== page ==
The primary purpose of language is known to everybody. It is a medium used in communication so that people can share ideas with each other. This statement has special meaning for someone engaged in teaching English as a second language since teaching students to interact in this language necessarily involves providing them with means of communication so that they could adequately position themselves in a situation where they apply language skills to the evaluation of current situation and conveying their ideas to the speaker of a different language.
In order to be able to speak a foreign language properly, the speaker should learn basic units of communication and acquire the ability to combine them in a sequence. So that communication could happen, “the result of a communication event, when individual A (the sender) communicate a message X to B (the receiver), has to lead to a consistent correlation between what A is thinking about and what B is thinking about” (Harpaz, 1996). To allow for this result, the speaker should know what to say under what circumstances. He or she should know the structure and meaning of basic units and be able to put them in sequences according to a prescribed set of rules. In addition, the message should be appropriate and fit into the cultural framework of the conversation.
Learners of the second language should eventually be able to go beyond the use of language in situations requiring simple communication such as interaction with someone in a store, bust stop etc. They should learn to engage in communication for emotional exchange, professional interaction, for dis-communication (as when “the sender of a message does not really wants to communicate, and the language evolves tools to allow this”), and possibly even for artistic expression (Harpaz, 1996). All these types of communication are vastly different and require quite specific rules of usage; therefore, it is essential that learners distinguish between these uses of the language and learn to function effectively in all kinds of situations.
This is especially topical for English that is now treated as International or World Language (Talebinezhad, Aliakbari, 2001). Being a global means of communication, English offers opportunities for communication a wide variety of spheres. It is now “a library language, as the medium of science, technology and international trade, and as a contact language between nations and parts of nations” (Talebinezhad, Aliakbari, 2001). Communication in English is affected by the fact that the speakers can both be non-native, and this can both hamper and improve interaction.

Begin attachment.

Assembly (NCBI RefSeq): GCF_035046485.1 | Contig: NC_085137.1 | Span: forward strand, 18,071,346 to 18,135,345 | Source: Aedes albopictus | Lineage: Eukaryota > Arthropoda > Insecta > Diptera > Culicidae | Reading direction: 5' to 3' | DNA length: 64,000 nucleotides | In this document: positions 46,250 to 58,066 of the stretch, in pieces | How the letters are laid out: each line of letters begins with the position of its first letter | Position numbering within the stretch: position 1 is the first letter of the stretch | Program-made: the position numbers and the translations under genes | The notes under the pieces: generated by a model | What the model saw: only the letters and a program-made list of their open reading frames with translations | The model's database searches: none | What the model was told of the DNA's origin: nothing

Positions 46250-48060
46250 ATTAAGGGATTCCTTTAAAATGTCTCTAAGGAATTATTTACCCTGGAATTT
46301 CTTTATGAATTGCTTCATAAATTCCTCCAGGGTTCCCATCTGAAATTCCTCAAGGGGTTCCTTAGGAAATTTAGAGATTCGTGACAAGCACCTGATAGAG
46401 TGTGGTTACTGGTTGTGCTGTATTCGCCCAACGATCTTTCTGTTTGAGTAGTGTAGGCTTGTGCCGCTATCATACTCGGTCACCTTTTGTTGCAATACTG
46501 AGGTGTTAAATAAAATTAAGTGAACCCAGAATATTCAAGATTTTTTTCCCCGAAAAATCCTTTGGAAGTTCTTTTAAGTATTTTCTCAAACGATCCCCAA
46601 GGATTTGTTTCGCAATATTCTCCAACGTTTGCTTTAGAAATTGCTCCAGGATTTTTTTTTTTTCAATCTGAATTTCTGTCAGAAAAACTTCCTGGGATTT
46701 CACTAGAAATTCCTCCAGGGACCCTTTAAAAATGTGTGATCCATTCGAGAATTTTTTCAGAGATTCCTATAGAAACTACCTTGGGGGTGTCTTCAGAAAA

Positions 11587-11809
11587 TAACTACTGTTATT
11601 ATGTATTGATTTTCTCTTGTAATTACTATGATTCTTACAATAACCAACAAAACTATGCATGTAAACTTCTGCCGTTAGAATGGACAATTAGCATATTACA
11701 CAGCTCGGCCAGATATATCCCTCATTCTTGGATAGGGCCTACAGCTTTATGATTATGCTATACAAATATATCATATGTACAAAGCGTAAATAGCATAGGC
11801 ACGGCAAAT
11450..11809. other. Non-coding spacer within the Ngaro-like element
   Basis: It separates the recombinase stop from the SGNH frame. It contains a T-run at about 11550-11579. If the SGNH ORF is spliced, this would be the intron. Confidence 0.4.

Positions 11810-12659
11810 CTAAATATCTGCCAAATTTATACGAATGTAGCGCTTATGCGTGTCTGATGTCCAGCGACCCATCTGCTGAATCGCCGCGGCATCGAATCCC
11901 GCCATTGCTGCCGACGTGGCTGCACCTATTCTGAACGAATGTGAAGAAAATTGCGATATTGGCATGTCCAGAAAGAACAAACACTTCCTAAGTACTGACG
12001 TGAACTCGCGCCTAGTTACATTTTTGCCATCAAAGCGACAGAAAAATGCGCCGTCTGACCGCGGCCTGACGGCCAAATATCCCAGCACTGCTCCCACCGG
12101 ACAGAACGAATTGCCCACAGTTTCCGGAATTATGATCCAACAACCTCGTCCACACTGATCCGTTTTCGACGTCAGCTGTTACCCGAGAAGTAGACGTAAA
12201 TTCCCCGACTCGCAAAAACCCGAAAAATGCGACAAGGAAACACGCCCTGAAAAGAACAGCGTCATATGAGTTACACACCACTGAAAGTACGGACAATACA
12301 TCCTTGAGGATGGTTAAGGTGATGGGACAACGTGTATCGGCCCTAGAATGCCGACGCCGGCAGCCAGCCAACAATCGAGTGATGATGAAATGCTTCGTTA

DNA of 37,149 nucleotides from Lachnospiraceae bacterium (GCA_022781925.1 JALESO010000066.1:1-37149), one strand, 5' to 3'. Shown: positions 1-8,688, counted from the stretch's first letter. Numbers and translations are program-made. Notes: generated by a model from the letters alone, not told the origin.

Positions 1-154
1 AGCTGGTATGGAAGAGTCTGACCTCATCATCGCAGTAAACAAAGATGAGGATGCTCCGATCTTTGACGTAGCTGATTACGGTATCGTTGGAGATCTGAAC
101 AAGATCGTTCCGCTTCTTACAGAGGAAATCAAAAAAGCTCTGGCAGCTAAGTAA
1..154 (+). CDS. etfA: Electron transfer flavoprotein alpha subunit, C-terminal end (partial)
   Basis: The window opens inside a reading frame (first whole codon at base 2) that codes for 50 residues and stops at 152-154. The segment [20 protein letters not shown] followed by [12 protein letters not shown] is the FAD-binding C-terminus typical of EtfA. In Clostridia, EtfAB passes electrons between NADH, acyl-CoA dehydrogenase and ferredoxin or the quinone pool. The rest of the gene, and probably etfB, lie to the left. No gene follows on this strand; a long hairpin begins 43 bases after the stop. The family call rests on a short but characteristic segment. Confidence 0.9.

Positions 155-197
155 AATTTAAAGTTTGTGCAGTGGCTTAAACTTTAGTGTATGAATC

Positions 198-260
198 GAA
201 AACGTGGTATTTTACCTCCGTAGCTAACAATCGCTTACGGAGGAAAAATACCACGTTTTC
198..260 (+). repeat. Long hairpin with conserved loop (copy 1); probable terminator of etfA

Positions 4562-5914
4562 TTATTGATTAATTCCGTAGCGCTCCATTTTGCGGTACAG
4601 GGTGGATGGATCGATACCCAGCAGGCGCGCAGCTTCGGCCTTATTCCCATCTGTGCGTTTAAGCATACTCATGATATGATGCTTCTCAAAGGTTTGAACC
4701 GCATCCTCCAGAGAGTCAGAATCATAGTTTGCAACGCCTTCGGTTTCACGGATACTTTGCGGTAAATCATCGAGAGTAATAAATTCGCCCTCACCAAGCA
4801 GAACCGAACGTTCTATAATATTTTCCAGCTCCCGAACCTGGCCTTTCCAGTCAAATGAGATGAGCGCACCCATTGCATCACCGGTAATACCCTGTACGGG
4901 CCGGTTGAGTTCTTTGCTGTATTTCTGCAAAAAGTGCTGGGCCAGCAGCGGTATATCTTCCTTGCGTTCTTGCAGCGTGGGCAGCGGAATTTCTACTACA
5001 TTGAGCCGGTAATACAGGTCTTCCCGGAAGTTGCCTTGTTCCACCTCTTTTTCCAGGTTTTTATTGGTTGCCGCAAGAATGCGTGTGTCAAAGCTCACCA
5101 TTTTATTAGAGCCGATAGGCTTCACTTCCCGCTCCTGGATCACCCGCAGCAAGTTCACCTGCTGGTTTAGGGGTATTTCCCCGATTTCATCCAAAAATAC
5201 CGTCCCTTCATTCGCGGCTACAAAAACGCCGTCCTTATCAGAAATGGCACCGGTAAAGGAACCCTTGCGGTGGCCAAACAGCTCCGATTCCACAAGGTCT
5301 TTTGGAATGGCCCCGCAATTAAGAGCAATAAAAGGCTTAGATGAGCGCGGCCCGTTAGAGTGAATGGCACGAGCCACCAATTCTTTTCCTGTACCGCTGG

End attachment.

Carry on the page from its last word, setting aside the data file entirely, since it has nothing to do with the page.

This also enhances the need to strengthen learners’ communicative skills with intercultural knowledge. Their communication with others in English can only be successful in communication where he or she has enough cross-cultural competence to continue communication in the language. This statement is true not only for those who intend to use the language travelling outside of their home country. US residents will be confronted over time with a population of growing diversity, as by 2030 “40% of all school-aged children in the United States will be speakers of a first language other than English” (Pratt-Johnson, 2006).
Learners of English as a second language should increase their cultural competence by exploring the ways other cultures retrieve information and solve problems. Although the process of cultural learning “is achieved only after many observations, experiences, and interactions in the classroom and playground, with parents and with peers”, it can be jump-started by the teacher in the classroom sharing basic information about the most important cultural differences (Pratt-Johnson, 2006). A learner of English will never be effective as a communicator if he or she does not know how to communicate non-verbally, with gestures and signs so as not to offend anybody.
Thus, language is important predominantly as a means of communication; this is the purpose why language was devised and the most important function it fulfils now in society. Teachers of English should keep this communicative focus in mind, allowing this consideration to shape their classes, enhancing the communicative component. At the same time, it is important to share with children knowledge of how to be an effective communicator that goes beyond language boundaries. People will learn to interact effectively if they can share ideas and views with others, know how to use the language to express themselves, and can draw on a large stock of cross-cultural knowledge. This is especially important for English that has established itself as a language of intercultural communication, a function in which it is especially important in the US.
Becoming skilful communicators will empower the students to benefit from their learning English as a second language.
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